• Last modified 374 days ago (June 7, 2023)


Grading schools’ honor rolls

“. . . where all the women are strong, all the men are good-looking, and all the children are above average.”

Garrison Keillor’s tag line — paid homage by Pat Wick’s regular tag line of “another day in the county” — could, of course, be said of almost any small town, not just his fictional hometown of Lake Wobegon, Minnesota.

Looking around Marion County, we see plenty of strong women — leaders like respected former mayors and current courthouse officials, even physically strong younger women like the teens and pre-teens involved in powerlifting and other sports.

When we, as men of the county, ask our mirror, mirror on the wall, we rarely hear that we’re the fairest of all. But most of us clean up halfway decent and don’t look as if we belong in the background of the “Dueling Banjos” sequence from “Deliverance.”

Our children clearly are above average. You need look only at all the multiple valedictorians and salutatorians from local schools or the honor rolls they issue. This week, for example, includes a honor roll in which 25 of 33 seniors — a little more than three out of every four students in the class — are listed on the high, regular, or honorable mention honor roll.

Not that we’d want to do it, but we might be tempted to save space by publishing a “dishonor” roll of the eight who weren’t listed.

Those receiving honors deserve our praise and admiration for working hard in school. And the teachers and others who create honor rolls deserve similar praise and admiration for creating a system that encourages students to perform and rewards them when they do.

But, aside for bolstering egos that admittedly sometimes could use a boost, does it actually do what it’s intended — to honor the absolute best, encourage others to emulate them, and create a reward that might help spur them onward?

There’s a dirty little secret known only to those of us who at one time or another were tasked with deciding which students to admit to selective colleges and universities and, perhaps more important, which of them should receive scholarships to help pay the ridiculously high tuition, fees, room, and board that students now must endure.

Grade-point averages — the old “four point oh,” straight A’s standard — no longer count for much.

Part of the reason is what people in education call grade inflation — giving more and more students better and better grades not just to encourage them but also to discourage parents and others from complaining.

Another reason is that some districts play with the numbers, awarding five points, not four, for some classes, especially those that promise to provide college credit. In some suburban school districts, a 4.00 grade-point average is mediocre. Top students there may have grade-point averages approaching 5.00 on a scale on which 4.00 is supposed to be the top rung.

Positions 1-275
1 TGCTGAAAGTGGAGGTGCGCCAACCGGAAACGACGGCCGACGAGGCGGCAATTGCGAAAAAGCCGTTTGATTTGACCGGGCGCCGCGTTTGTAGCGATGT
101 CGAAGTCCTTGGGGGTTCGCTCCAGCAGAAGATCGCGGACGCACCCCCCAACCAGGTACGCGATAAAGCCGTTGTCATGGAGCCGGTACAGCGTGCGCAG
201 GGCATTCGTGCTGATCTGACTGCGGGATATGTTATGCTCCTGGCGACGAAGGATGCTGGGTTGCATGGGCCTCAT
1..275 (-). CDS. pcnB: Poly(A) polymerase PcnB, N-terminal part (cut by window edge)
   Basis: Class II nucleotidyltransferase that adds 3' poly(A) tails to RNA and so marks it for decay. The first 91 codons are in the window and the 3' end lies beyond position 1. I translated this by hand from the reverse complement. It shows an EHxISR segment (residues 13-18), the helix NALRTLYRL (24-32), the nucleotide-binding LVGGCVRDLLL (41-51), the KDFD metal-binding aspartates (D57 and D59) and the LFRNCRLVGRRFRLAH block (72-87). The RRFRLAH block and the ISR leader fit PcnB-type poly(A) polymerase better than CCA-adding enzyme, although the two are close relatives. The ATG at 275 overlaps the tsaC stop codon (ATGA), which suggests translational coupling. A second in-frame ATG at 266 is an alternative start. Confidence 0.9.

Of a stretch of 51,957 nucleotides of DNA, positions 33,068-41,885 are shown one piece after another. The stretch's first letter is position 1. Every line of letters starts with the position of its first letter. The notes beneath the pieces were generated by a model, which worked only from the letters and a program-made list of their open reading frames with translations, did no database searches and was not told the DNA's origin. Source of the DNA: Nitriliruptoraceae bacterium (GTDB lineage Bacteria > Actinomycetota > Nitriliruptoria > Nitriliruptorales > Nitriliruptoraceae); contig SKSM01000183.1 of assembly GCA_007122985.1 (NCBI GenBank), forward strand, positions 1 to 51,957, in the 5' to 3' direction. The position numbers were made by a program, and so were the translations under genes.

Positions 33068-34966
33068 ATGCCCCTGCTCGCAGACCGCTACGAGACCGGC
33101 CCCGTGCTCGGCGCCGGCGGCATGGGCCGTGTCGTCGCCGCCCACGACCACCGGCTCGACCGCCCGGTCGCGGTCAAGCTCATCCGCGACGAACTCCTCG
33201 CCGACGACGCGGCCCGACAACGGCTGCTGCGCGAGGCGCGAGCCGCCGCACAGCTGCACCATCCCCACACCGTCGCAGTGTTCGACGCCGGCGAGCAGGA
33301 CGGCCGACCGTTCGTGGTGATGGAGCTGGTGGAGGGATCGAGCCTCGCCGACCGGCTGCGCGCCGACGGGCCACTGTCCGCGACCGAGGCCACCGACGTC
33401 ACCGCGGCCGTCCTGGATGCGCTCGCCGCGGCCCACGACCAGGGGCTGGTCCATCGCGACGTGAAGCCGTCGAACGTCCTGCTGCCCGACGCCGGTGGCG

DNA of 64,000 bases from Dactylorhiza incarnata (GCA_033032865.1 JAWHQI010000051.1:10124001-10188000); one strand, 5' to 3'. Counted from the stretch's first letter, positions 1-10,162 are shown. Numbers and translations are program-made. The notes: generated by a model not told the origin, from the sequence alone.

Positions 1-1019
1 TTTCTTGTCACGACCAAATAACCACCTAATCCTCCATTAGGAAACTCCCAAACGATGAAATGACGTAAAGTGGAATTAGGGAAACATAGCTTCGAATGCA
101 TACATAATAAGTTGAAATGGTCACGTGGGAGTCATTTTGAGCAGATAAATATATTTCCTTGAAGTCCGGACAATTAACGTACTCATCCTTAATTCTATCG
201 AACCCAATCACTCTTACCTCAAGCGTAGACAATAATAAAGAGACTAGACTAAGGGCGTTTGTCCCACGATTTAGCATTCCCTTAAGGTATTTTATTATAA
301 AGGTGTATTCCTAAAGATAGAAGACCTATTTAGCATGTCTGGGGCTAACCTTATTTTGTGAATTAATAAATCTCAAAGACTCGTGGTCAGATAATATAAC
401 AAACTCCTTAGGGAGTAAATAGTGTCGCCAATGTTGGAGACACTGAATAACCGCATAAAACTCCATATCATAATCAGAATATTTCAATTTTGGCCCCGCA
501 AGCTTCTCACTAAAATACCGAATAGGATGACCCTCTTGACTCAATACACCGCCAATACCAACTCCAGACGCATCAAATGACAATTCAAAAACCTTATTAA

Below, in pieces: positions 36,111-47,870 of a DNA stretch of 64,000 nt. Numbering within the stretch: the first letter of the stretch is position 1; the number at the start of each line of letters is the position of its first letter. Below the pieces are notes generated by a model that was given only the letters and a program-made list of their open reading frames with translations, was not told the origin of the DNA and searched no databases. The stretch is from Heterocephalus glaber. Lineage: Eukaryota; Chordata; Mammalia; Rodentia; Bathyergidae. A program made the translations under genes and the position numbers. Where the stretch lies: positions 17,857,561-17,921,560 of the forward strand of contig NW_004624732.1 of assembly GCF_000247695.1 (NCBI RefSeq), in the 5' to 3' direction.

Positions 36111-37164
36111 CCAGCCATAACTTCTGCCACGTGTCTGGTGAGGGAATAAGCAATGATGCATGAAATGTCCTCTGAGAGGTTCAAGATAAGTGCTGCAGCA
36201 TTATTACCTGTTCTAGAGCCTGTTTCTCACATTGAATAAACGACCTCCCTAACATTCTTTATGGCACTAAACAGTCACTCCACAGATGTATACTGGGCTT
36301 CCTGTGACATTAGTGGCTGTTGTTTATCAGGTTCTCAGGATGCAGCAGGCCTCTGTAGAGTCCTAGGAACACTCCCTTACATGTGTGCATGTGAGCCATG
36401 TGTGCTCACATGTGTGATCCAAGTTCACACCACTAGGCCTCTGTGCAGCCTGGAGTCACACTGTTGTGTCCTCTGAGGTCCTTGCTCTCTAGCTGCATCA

What college deans now do is to look not at a grade-point averages but rather to look at percentile class ranks — in other words, what percentage of the class any given student did better than. If a class has 30 students and the applicant was in the top 3, he or she would be in the top 10% or the 90th percentile.

Therein lies the rub. If a school insists it has seven valedictorians out of 35 graduates, all seven are in the top 20% or the 80th percentile. And at top colleges looking to give out top scholarships, the 80th percentile is probably way below average for the high school class rank they seek.

In fact, at the university where I still hold a professorial title, the average GPA of all students — smartest to dumbest — was 3.43, and that number has been rising steadily in recent years.

It’s not something that most people understand. A recent scholarship donor, for example, wanted to earmark scholarship money for a student with a C- grade average. That’s 1.67 on the 4.00 scale. The problem is, at the university in question, a student who maintains less than a 2.00 GPA flunks out.

That’s right. You don’t have to get F’s to flunk out. All C’s will do. That’s what’s happened to grades. As a result, the university has a strict policy for its own honor rolls. No more than the top 20% of any class can make it to the list. That may mean that the cutoff for the honor roll is closer to 3.80 than to 3.00, but it gives a fairer indication of how students perform vis-à-vis each other.

And that, ultimately, is the name of the game. While in early grades, it’s perfectly fine to give every kid an award for participation, as students get closer to having to function in the real world, they need to understand that it’s a very competitive environment. You either win or you lose. Second place isn’t something you win. It’s the consolation prize for not winning. And in our global economy, runners-up often finish last.

Teenagers don’t need to have that harsh truth slap them in the face at every turn, but they gradually need to be weaned of the notion that anyone is honored simply for showing up — and sometimes are honored even when they don’t show up that often, just sometimes.

We admire all the students who become valedictorians or make the honor roll. They’re demonstrating, for the whole community to see, that they’re serious about learning and advancing in the world.

We just hope they have a gradual weaning of artificial praise before they get slapped in the face by the cold realities of a world in which second place often translates to loser.


Last modified June 7, 2023